The efforts of trucking organizations to include more safe parking space in the $1.2 trillion infrastructure spending package appear to have fallen on deaf ears. But that has not deterred advocates and private-sector companies from advancing the cause.
Owner-Operator Independent Drivers Association (OOIDA) executive vice president Lewie Pugh recently lobbied Transportation Secretary Pete Buttigieg to allocate a meager $1 billion for additional safe parking spaces.
“Truckers need a safe place to rest when they’re tired and to comply with mandatory breaks required by federal regulations,” an OOIDA letter reportedly states. “If truck drivers can’t find a safe and legal parking space, they are forced to park in unsafe locations, such as road shoulders or vacant lots, or continue driving when they may want to take a break or are in violation of hours-of-service requirements.”
The DOT secretary and other officials widely agree that subpar working conditions are among the top reasons for high industry attrition. Despite agreement and massive supply chain investments in the pipeline, the safe parking issue has, again, taken a backseat in government spending priorities. That may be why private sector organizations that work with truckers every day are filling the void.
Love’s Travel Stops recently expanded its locations to Heflin, Alabama; Kimball, South Dakota; Fillmore, Utah; Leavenworth, Indiana; and Klamath Falls, Oregon in December. These new locations provide weary truckers with an additional 380 safe parking spaces.
“For only the second time in the history of Love’s, we’re opening five new locations in one day that will be ready to help get customers back on the road quickly and safely,” CEO Greg Love reportedly said.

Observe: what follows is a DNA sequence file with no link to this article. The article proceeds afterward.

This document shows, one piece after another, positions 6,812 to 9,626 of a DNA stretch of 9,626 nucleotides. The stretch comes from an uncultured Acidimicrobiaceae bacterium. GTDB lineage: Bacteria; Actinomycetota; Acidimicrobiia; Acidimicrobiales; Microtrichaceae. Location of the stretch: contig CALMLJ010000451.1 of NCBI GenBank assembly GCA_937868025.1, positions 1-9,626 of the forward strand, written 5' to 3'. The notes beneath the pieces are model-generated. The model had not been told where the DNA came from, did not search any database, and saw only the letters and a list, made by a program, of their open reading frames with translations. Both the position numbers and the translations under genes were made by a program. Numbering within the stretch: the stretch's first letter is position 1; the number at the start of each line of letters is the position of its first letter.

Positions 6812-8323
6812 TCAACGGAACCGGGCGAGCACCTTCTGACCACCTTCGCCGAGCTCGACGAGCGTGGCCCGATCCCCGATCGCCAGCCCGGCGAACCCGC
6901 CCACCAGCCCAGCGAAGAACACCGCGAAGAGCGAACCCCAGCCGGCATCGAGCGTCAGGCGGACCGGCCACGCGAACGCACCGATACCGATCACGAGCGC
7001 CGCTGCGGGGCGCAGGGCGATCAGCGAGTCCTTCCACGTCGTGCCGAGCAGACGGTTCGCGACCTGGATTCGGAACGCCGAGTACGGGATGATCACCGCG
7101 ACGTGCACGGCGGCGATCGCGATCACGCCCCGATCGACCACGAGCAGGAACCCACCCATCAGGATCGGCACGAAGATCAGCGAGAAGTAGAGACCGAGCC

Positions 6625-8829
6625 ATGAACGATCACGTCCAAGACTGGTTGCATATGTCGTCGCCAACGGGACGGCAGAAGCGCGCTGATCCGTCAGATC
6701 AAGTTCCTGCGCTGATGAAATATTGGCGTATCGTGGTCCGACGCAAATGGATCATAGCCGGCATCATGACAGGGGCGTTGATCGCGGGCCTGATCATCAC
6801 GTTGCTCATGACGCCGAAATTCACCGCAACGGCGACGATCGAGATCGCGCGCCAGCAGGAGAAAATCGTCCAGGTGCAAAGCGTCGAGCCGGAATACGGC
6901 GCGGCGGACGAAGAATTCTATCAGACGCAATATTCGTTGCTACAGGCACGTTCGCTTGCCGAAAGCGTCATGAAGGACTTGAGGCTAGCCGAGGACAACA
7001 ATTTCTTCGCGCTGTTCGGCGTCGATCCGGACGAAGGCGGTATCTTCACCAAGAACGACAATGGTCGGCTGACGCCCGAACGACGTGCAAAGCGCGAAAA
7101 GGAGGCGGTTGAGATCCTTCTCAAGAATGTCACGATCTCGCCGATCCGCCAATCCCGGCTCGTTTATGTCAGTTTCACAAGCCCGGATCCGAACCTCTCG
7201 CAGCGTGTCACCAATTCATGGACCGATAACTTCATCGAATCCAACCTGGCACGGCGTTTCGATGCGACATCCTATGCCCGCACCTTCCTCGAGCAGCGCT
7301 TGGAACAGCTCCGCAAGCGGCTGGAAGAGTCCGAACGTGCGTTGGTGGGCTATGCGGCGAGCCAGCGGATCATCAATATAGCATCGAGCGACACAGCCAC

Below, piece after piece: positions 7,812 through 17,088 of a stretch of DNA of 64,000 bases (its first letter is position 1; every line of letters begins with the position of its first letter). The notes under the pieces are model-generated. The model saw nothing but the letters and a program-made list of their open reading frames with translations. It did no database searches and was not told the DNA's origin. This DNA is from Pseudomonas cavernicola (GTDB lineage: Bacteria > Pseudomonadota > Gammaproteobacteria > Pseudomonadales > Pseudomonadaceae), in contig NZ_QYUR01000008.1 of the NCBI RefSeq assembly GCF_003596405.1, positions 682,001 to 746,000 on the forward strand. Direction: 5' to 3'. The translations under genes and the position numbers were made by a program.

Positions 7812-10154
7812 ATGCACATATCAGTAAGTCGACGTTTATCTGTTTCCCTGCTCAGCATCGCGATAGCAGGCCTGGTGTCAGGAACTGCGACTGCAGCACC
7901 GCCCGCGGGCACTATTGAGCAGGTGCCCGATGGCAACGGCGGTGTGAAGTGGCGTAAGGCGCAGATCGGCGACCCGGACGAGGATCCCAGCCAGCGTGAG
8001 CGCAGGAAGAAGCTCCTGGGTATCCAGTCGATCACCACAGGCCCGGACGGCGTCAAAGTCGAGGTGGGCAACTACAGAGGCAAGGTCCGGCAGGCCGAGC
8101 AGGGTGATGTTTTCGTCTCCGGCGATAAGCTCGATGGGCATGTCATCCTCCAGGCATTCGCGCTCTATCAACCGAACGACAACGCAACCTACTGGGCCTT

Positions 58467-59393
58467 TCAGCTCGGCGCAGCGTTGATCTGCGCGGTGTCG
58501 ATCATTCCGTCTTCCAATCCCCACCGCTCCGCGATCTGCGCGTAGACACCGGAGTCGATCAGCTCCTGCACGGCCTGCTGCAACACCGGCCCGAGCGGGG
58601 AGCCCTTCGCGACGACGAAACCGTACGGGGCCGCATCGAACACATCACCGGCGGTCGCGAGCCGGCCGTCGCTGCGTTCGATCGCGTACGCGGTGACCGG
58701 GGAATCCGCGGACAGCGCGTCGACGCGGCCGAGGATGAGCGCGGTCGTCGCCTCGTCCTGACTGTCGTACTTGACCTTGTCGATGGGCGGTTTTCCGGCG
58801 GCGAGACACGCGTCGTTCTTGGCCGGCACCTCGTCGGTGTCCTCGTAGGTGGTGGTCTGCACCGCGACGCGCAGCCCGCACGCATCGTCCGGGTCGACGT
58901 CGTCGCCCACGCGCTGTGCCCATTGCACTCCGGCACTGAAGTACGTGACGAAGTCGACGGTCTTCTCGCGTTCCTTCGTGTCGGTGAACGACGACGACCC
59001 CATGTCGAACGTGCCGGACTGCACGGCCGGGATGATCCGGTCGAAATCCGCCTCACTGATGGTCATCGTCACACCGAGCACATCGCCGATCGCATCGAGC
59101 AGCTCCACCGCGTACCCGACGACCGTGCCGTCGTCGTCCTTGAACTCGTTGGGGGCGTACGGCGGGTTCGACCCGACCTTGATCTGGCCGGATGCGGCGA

Not only do these trucker-friendly facilities deliver sorely needed safe parking, but they also provide amenities such as bathrooms, showers, and hot meals, among others. One encouraging aspect of Love’s locations is that the company invested in more truck spaces at each location than the number of passenger vehicles spots.
Similarly, Vantage Truck Parking recently opened a new location near Detroit that adds another 350 safe spaces to the Michigan tally. Like the Love’s truck stops, Vantage provides amenities such as showers, laundry facilities, and a convenience store. The new parking facility is located near Exit 214 on I-75.
Although the OOIDA indicated its members are “extremely disappointed that the IIJA (Infrastructure Investment and Jobs Act) does not dedicate any funding exclusively to truck parking,” all is not necessarily lost. The Federal Highway Administration reportedly held a virtual National Coalition on Trucking Parking Workshop on Dec. 16. The online conference was part of an information-gathering effort to create a truck parking handbook designed to help lawmakers make informed decisions.
Illinois Rep. Mike Bost introduced the Truck Parking Safety Improvement Act that would put $755 million to work for truckers. The bill has garnered bipartisan support and co-sponsors. Although CDL professionals and trucking industry businesses are not necessarily getting the support they deserve from Washington, D.C., the safe parking movement continues to gain traction.